196. Then, on 30 April 1993 the expected confrontation between the army and the Ogoni demonstrators took place. Greenpeace wrote the following about this (exhibit 221):

“As the peaceful protest against the pipelaying culminated in a demonstration of 10,000 people, soldiers opened fire on the crowd, wounding at least 10 and leaving Mrs Karalolo Korgbara, a mother of five, in a critical condition. She later lost her arm because of her injury.”237

197. With the protests then intensifying, on 3 May 1993 Shell and Willbros decided to suspend work on the pipeline. On 4 May Udofia explained Shell’s decision in a letter to Governor Ada George (exhibit 136), in which he asked him – again referring to the economic importance of the project – to ensure that the project could be resumed:

“I regret to inform you that work on the Bomu end of the line has been forced to stop because of some community intervention. […] As at now, work has been suspended in this area of the line which carries a significant portion of the crude oil production from Shell and Elf operations. We humbly request the usual assistance of his Excellency to enable the project to proceed”.238

198. In his deposition in the American Kiobel case (exhibit 56) Udofia stated that by “the usual assistance” he meant something other than military intervention, that is “[to] mediate, engage, clear the road so that we can talk and get things going”.239 This explanation however is inconsistent with the foregoing facts and the standpoints described above that Udofia had always expressed to Ada George. On 18 March 1993 Udofia had already told Ada George that mediation with the local population had produced no result at all, because “the Government Agents […] who went on site were rebuffed by the Communities”.240 In the meantime Willbros had already requested military assistance following an incident on 17 February 1993241 and Udofia and Achebe had insisted on retaining a military presence with both Ada George and Brigadier General Ashei. Ada George’s willingness to deploy the soldiers was apparent during the protest that was put down violently some days before. Shell’s request could therefore only be seen as a request for military intervention to enable the work to continue.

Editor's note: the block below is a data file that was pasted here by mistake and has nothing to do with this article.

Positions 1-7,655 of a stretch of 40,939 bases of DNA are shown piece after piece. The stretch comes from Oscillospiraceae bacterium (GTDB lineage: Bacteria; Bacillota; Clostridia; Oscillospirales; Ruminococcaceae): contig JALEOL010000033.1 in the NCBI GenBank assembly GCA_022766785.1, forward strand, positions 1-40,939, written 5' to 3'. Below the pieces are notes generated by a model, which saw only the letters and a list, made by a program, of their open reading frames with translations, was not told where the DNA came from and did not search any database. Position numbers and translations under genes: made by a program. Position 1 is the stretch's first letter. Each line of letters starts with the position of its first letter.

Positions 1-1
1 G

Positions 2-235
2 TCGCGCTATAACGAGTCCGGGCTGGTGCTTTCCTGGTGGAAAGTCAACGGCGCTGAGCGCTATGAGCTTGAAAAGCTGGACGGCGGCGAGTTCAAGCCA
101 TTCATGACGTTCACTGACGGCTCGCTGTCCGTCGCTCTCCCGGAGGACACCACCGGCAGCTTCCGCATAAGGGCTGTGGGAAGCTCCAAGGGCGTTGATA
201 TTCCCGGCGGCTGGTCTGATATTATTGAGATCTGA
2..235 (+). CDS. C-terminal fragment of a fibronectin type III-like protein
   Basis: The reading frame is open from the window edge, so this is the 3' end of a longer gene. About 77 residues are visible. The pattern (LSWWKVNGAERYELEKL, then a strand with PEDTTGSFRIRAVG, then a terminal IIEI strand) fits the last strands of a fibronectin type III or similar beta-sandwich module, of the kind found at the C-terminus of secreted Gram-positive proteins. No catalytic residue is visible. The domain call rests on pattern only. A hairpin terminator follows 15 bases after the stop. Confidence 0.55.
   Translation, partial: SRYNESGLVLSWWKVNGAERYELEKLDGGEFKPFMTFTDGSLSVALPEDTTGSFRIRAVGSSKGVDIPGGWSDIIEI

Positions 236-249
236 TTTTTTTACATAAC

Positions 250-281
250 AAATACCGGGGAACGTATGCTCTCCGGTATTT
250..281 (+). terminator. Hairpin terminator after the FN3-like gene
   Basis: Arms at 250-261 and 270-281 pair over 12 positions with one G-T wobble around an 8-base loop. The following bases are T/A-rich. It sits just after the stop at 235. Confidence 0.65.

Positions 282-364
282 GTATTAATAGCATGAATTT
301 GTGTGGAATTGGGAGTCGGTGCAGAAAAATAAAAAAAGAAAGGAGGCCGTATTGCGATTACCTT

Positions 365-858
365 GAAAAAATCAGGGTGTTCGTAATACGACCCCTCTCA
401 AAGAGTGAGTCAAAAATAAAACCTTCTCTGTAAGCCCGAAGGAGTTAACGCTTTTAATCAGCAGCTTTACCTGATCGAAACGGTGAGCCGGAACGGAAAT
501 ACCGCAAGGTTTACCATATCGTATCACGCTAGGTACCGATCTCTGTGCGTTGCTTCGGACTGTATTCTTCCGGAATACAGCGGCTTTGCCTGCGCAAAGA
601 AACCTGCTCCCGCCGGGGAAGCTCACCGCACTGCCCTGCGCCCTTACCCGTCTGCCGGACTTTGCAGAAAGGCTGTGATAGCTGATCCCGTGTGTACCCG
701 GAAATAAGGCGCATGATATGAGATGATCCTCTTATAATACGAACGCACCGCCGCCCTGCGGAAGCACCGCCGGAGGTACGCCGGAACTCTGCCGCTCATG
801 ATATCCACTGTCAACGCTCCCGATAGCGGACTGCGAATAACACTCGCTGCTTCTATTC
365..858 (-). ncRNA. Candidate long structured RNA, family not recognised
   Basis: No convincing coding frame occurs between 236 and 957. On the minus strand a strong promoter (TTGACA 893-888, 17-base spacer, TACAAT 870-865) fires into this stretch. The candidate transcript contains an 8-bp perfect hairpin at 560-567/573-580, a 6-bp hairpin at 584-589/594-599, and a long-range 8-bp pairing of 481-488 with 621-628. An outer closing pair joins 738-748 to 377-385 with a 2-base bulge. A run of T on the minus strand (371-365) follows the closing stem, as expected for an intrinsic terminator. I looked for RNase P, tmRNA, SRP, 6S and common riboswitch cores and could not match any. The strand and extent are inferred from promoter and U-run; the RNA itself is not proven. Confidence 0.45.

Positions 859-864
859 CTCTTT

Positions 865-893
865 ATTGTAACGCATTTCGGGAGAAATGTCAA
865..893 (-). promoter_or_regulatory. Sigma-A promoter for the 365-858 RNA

199. Shell for that matter, even if it had not been referring to military intervention, had to understand that Ada George would interpret this request as such, given his promise to guarantee the continuation of the work on the TNP, if need be by military means.

200. Following Udofia’s request of 4 May 1993, Ada George sent an army unit to the location Shell had identified that very same day and it brought the protests to an extremely violent end. One of the demonstrators, Agbarator Otu, was killed.242 Willbros would eventually, at the government’s request, pay the medical expenses of the injured and Otu’s funeral expenses.243

201. As a result of these developments Philip B. Watts, at that time Managing Director of SPDC, sent an urgent telex (exhibit 72) to the service companies in London and The Hague in which he said that “the ongoing difficulties in the Ogoni area […] give rise for serious concern”.244 This was no surprise to Shell: “You are aware that we had been anticipating this and hence our efforts to upgrade our contingency plans, public affairs, PA effort and security cover”.245 Regarding the security of the Shell facilities Watts went straight to the point: his telex showed that on 11 May 1993 (less than a week after the violence at the TNP) he and Achebe had had meetings with Chief Shonekan, who at that time was head of the Civilian Transitional Council and thereby responsible for the “day-to-day affairs of government”246 and who had still been a board member of SPDC less than a year before,247 the Inspector-General of the police and the Director- General of the State Security Service. Shell emphasizes the need for the presence of police and army units to protect Shell’s facilities and offered the authorities logistical support for these units.248 Although Watts was satisfied that the Nigerian regime was taking the case seriously, he still said “but we will have to encourage the follow through into real action”.249